The Butterfly Effect' - an ultralight web above the highway.
Studio Solarix, together with VenhoevenCS and DS Landschapsarchitecten, developed a surprising proposal for the Design Challenge 'Our Energy, Our Landscape!' Take a look at 'The Butterfly Effect,' where generating clean energy in an innovative and beautiful way takes center stage. Additionally, it combines restoring connections in nature and minimizing noise pollution.
The Design Challenge, organized by Kunstloc Brabant, Staatsbosbeheer, and Het Groene Woud, aligns with the increasing role of sustainability in Western society. Studio Solarix designed 'The Butterfly Effect' with the multidisciplinary team of VenHoevenCS and DS Landschapsarchitecten.
The design is essentially an ultralight web over the highway, not only intended for the challenge location at the A67 near the Strabrechtse heath but also applicable globally to infrastructure. The design enhances local ecosystems on a small scale while impacting a large-scale approach to climate change and biodiversity loss. Essentially, this principle can be applied to any road network.
Starting with the 'little creatures'
Together with VenhoevenCS and DS Landschapsarchitecten, we pooled our collective expertise, passion, and creativity to establish a sustainable and achievable future. Including nature inclusivity is crucial in addressing climate change and biodiversity loss because 'every little creature counts.'
Small creatures like insects are vital in nature. Did you know that 85% of our food depends on their pollination? A span across the highway at treetop level aids in providing a safe crossing for these small creatures. This design restores crucial connections in nature.
‘Een snelweg vormt een enorme barrière in insectenbiotopen, de insecten overleven de wervelingen niet. Vlinders en andere kleine beestjes durven bijvoorbeeld de snelweg pas over te steken als er een file staat.’
'Two Birds with One Stone'
What excites us even more is that the structure over the road offers a vast surface area for generating clean energy, aligning perfectly with Studio Solarix's sustainability vision. The lightweight 'web' with its honeycomb structure can be filled with materials that harness solar energy. It's also designed to be modular, allowing growth and evolution alongside technological innovations. By utilizing the space above the road in this way, it also prevents unnecessary loss of landscape.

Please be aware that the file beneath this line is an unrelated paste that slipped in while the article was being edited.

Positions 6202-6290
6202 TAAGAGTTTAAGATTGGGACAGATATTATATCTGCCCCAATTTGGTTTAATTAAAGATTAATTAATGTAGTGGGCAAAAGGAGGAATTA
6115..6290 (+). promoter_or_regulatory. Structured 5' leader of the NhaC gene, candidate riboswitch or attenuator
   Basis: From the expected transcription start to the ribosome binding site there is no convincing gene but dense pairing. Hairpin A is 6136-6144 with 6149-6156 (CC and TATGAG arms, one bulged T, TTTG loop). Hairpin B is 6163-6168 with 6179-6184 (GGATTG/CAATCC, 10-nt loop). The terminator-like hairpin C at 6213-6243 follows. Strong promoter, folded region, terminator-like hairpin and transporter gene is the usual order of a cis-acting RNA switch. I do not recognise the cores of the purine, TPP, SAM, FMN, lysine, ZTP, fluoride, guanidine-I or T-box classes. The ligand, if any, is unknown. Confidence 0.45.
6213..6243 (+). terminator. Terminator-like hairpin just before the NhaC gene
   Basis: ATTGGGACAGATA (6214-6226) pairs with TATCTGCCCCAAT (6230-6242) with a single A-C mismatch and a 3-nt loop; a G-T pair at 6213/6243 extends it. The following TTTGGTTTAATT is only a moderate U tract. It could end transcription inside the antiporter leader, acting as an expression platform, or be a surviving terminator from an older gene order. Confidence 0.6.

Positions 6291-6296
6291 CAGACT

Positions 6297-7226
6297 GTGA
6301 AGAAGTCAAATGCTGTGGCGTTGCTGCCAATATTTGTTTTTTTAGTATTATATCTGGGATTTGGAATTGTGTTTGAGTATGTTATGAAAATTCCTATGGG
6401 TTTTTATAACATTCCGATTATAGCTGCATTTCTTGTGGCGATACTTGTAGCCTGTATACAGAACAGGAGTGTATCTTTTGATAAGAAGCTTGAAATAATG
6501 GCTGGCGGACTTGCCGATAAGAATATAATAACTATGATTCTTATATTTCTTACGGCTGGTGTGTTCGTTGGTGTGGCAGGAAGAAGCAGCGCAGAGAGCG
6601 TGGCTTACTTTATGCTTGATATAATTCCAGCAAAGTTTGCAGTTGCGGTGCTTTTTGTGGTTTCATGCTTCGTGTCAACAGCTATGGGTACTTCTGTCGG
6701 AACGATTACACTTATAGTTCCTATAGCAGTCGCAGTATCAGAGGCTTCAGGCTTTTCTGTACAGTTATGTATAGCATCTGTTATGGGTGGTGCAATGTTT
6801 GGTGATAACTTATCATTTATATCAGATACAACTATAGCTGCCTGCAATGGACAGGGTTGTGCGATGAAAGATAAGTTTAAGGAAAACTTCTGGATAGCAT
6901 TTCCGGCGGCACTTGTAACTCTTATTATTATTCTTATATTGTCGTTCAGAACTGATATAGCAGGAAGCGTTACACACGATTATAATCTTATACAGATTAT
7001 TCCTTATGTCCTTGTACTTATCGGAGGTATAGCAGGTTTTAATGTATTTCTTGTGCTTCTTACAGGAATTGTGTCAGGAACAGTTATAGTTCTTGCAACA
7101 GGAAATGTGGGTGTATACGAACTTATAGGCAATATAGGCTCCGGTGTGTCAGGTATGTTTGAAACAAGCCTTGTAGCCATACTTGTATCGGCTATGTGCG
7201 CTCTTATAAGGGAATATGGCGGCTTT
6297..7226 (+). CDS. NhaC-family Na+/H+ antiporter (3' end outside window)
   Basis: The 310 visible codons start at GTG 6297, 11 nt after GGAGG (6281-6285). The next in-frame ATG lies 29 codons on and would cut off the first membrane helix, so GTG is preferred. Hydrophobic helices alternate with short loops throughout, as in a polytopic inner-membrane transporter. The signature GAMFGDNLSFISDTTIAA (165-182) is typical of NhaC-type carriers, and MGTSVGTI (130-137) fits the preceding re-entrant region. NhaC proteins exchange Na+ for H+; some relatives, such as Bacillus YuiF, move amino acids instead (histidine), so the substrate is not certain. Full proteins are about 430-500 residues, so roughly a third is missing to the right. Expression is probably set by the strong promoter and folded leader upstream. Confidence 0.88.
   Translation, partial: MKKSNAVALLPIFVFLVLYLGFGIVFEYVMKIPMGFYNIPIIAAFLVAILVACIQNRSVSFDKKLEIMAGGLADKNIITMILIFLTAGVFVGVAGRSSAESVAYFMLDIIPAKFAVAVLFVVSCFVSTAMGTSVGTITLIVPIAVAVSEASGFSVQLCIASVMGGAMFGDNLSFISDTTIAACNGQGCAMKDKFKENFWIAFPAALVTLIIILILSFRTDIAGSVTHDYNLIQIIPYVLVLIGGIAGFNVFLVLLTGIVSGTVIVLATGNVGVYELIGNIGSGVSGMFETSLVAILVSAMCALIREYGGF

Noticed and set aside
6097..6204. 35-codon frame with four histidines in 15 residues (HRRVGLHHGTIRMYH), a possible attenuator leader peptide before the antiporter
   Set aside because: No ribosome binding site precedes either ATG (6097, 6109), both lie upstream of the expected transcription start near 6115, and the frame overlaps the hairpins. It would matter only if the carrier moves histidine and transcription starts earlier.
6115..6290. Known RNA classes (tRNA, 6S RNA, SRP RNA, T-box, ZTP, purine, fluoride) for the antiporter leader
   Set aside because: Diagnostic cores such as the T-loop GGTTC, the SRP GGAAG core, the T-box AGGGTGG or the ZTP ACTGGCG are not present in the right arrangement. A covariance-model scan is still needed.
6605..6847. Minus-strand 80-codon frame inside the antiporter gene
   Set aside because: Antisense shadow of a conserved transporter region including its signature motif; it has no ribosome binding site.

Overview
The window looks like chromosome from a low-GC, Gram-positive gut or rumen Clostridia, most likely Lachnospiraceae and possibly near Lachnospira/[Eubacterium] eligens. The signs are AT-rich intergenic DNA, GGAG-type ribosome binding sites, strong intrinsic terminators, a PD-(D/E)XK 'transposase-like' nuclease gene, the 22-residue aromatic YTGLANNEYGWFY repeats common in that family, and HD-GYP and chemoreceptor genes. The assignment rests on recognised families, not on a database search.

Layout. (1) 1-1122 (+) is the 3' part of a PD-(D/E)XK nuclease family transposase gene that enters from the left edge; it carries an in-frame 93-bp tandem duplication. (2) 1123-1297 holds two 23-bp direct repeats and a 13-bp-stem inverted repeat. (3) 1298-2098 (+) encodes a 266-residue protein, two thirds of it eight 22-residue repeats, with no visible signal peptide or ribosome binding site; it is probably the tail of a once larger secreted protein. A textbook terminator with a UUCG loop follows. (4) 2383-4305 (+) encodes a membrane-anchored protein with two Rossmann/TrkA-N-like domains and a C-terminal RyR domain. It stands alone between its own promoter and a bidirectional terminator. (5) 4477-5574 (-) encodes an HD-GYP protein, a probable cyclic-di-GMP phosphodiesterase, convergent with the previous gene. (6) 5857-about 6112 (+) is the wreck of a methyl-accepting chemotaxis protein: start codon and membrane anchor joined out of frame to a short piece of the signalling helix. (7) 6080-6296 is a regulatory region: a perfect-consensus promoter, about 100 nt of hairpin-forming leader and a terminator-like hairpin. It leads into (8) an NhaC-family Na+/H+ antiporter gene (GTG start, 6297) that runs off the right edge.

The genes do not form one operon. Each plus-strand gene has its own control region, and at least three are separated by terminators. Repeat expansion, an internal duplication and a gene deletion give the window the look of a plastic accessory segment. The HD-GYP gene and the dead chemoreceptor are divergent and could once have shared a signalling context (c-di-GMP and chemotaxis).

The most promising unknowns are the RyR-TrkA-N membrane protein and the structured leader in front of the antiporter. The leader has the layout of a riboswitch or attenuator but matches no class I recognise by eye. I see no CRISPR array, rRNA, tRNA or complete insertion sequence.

No solar panel fields that cause biodiversity loss, but rather a 'web over the road' that contributes to natural connections and clean energy generation.
"Participating in this design challenge and the creative collaboration has made the importance of preserving biodiversity clearer to me. While our company was primarily focused on sustainability, aesthetics, and circularity, biodiversity has now become an essential aspect." – Reinier Bosch – Studio Solarix
Natural Sound Barrier
To maintain the focus on natural connections in the design, a simple yet effective sound barrier has been implemented. The designed structure not only generates solar energy but also allows nitrogen and particulate matter to settle into the soil. This enriches the ground alongside the road, facilitating tree growth. A significant stretch of forest significantly reduces the noise in the adjacent natural area. In other words, a natural solution as a sound barrier.
Enchanting Like a Butterfly
At Studio Solarix, we prioritize ensuring that our sustainability solutions not only offer energy benefits but also look aesthetically pleasing. We found this aspect crucial in 'The Butterfly Effect' proposal.
The beautiful shadow patterns and variations in colors and materials create a captivating experience while driving. Just as one can be mesmerized by the colors and patterns of a butterfly, this design is functional and boasts an attractive aesthetic. The 'web' could become a symbol of how we should treat nature, maintaining connections rather than losing them.
‘This design offers an aesthetic experience that references insect wings, spiders, and butterflies’
All in all, 'The Butterfly Effect' provides an original and contemporary response to the central question of the design challenge: 'How can we create a sound-absorbing design that links energy generation with the surrounding nature and also stimulates imagination?' Clean energy is generated through the spanning structure, the forest strip acts as a natural sound barrier, and the entire design captivates the imagination with its color variations and shadow dances. Just like the butterfly.
To learn more about the design challenge 'Our Energy, Our Landscape,' visit the Kunstloc Brabant website.